Fly direct to Japan from $66 all-in? Jetstar to launch non-stop flight to Okinawa from Nov 17, runs a 72-hour flash sale from 1 – 3 Aug 17.

You can now fly to Japan for cheap

Good news. Jetstar will be launching non-stop flight to Okinawa, Japan with flights commencing from November 17. Currently, travelers would need to fly to Manila, Hong Kong or Taipei before transiting at Osaka.

From 1 – 3 Aug, Jetstar will run a 72-hour flash sale to Okinawa for just $66 all-inclusive one-way. This is a fantastic deal considering the usual fares will cost $400-$500 on a non-direct route.

The sale will runs from 1 Aug, 10am to 3 Aug, 10am.
Jetstar Okinawa

Book your tickets here now. (Note: The fares will only be released at 10am, 1 Aug)

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Terms & Conditions

Flight commences 17 November 2017, subject to regulatory approval. Sale fares are one way economy Starter fares, with 7kg carry-on baggage only. Selected travel periods and limited seat availability apply, see for details. Sale starts 1 August (10:00AM) and ends 3 August 2017 (10:00AM), unless sold out prior. Sale may be extended. A Booking and Service Fee of $5-$10 per passenger, per flight will apply for bookings completed online, based on payment method selected. The Booking and Service Fee will be waived for all bookings paid using Jetstar Vouchers. Other conditions apply, including Jetstar’s Condition of Carriage.

Okinawa’s largest city and its transportation hub, Naha is the gateway to paradise

Naha is the sister city of Hawaii’s capital, Honolulu, and you could be forgiven for confusing the two. Not only do they share similar climates and geographies, but Naha is also home to several US military bases and the majority of the US forces stationed in Japan, which means that English is heard around town nearly as often as Japanese. Visitors are treated to an interesting mix of Japanese, American and the local Ryukyu culture when it comes to food. Try taco rice or Spam musubi if you’re feeling adventurous. Several stretches of sand are readily accessible via public transportation, including Manza, Moon and Zampa Beaches, and on rainy days there’s local art and history to discover at the Okinawa Prefectural Museum.

Things to do

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    Gone fishin’

    Nearly every tourist in Naha takes a trip up the coast to Churaumi Aquarium opens in new window, which is considered the best in Japan. It’s home to one of the largest tanks in the world, big enough to hold whale sharks, manta rays and schools of their aquatic friends. In addition to the usual aquarium exhibits, there’s a hands-on tank and an outdoor arena for dolphin and sea lion shows.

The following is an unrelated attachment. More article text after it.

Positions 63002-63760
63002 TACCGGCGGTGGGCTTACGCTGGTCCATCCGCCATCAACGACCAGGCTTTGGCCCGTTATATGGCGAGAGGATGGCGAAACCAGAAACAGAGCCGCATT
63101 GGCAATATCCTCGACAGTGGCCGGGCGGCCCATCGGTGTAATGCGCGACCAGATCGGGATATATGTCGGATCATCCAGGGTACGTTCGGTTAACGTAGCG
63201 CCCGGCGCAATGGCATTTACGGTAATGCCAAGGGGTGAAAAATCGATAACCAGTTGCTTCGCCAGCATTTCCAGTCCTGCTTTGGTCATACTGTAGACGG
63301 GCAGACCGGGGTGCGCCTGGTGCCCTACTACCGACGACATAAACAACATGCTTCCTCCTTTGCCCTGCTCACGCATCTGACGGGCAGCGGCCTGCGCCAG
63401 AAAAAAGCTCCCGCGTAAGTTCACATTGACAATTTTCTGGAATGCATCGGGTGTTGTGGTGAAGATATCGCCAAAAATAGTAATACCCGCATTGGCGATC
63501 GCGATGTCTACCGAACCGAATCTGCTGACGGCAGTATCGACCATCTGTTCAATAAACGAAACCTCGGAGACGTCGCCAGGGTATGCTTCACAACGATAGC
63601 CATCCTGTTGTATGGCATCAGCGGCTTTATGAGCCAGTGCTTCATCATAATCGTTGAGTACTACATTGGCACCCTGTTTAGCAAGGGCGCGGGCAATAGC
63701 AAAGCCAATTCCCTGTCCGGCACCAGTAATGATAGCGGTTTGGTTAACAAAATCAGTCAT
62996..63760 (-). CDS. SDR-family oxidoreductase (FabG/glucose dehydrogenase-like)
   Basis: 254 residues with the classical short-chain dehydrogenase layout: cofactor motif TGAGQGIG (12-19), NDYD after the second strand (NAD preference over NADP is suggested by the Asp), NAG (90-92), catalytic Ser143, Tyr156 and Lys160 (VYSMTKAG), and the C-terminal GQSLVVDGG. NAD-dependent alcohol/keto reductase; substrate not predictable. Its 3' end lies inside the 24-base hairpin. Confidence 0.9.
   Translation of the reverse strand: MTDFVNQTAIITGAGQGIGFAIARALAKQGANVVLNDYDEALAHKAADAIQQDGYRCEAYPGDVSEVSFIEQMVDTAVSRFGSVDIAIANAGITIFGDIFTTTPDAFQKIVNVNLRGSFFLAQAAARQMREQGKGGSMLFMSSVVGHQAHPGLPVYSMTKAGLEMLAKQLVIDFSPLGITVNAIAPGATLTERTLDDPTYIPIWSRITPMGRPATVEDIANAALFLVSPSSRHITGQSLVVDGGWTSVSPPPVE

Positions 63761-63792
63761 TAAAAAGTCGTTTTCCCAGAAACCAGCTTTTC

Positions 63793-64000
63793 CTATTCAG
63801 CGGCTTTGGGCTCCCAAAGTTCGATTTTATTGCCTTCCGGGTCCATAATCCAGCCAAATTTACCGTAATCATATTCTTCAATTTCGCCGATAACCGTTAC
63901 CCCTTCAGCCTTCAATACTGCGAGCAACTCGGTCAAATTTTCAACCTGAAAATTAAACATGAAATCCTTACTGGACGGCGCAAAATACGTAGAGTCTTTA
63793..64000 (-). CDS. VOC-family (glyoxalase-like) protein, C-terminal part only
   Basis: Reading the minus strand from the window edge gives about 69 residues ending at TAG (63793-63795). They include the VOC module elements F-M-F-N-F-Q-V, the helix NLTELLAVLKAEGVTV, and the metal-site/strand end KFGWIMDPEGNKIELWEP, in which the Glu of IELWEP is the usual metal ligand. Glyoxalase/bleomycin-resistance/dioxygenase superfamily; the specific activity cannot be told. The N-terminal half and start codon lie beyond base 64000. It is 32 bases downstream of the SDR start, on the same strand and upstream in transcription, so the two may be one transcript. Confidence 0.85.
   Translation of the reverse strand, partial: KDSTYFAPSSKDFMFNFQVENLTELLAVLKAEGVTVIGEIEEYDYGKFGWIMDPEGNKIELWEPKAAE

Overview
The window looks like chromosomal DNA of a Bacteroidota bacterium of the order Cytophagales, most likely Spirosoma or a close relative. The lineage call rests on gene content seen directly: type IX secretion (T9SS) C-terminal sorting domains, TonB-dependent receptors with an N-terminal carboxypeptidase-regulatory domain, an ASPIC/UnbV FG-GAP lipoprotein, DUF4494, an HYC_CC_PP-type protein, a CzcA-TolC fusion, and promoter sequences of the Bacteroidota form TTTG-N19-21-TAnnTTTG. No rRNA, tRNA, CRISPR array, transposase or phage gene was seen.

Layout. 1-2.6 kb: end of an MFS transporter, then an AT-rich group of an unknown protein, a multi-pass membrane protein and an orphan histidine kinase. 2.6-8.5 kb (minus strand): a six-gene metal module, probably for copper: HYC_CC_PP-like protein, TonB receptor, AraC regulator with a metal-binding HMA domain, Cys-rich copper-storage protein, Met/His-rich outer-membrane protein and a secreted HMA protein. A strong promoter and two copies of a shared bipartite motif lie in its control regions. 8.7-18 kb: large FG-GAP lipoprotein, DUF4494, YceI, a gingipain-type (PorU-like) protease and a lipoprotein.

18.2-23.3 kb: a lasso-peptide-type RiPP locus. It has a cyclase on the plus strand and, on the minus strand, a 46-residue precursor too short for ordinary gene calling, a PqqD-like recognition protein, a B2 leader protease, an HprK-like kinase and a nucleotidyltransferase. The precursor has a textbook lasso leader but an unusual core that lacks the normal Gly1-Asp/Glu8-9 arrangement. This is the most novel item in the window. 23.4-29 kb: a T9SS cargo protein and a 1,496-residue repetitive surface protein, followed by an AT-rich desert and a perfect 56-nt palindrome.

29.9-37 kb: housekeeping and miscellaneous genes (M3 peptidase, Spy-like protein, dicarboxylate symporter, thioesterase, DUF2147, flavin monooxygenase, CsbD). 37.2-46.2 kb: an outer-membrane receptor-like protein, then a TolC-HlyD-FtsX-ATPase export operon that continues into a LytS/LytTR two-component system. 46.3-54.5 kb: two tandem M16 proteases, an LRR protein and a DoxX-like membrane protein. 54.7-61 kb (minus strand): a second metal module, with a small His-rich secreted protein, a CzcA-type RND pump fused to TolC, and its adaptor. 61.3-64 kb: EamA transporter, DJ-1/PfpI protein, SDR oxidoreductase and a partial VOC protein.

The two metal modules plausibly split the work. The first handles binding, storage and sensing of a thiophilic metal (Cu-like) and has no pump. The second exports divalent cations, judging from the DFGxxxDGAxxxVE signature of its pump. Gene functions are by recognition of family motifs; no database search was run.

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    Hit the road

    Kokusaidori, literally “international road”, is a major thoroughfare and a great place for shopping, people watching and dining. Check the covered arcades branching off from the street for bargain-priced souvenirs and habu-sake, a local liquor with a pickled pit viper inside. Yunagi is said to dish some of the best Okinawan food in town and Blue Seal Lick Bit offers a place to cool off with a serving or two of the local ice cream.

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    Kingly perch

    Shuri was the capital of Okinawa’s native Ryukyu Kingdom and Shuri Castle opens in new windowon the east side of town is a reconstruction of the home of their kings. From its hilltop perch, the castle offers eye-catching views of the city and the ocean beyond, and well as well-curated information on the history of the Ryukyu and a wealth of related artefacts.

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    Leaf it all behind

    If you feel the need to escape Naha’s bustling crowds of shoppers and throngs of sunbathers, Fukushu-en Park opens in new windowmakes for a nice getaway that’s still within easy reach of the downtown area. The traditional Chinese garden, built in 1992 in honour of sister city Fuzhou, China, is free to enter and offers lots of shady nooks, soothing waterfalls and paved paths to stroll.

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    State of the art

    The Okinawa Prefectural Museum opens in new windowdelivers a double-whammy of art and history. The history exhibits cover the prefecture’s unique history and culture, including the folklore and crafts of the native Ryukyu, while the art exhibits focus on homegrown creators of contemporary art. There are outdoor displays of traditional architecture and native flora and a hands-on exhibit where kids can play and learn at the same time.

When to go

Naha is quite warm year-round, with temperatures rarely reaching the low teens, even in winter. However, clouds and rain can make it a bit too chilly for swimming in the winter months. Summer sees daytime temperatures above 30 degrees Celsius.

April to June is the rainy season in Naha, though this tends to bring scattered showers more than sustained downpours. Avoid the Golden Week crowds at the end of April and typhoon season in September.

Some notable festivals in Naha are the 10,000 Eisa Dancers Parade in early August and the Naha Great Tug-of-War, registered as the world’s largest tug-of-war event, in October.

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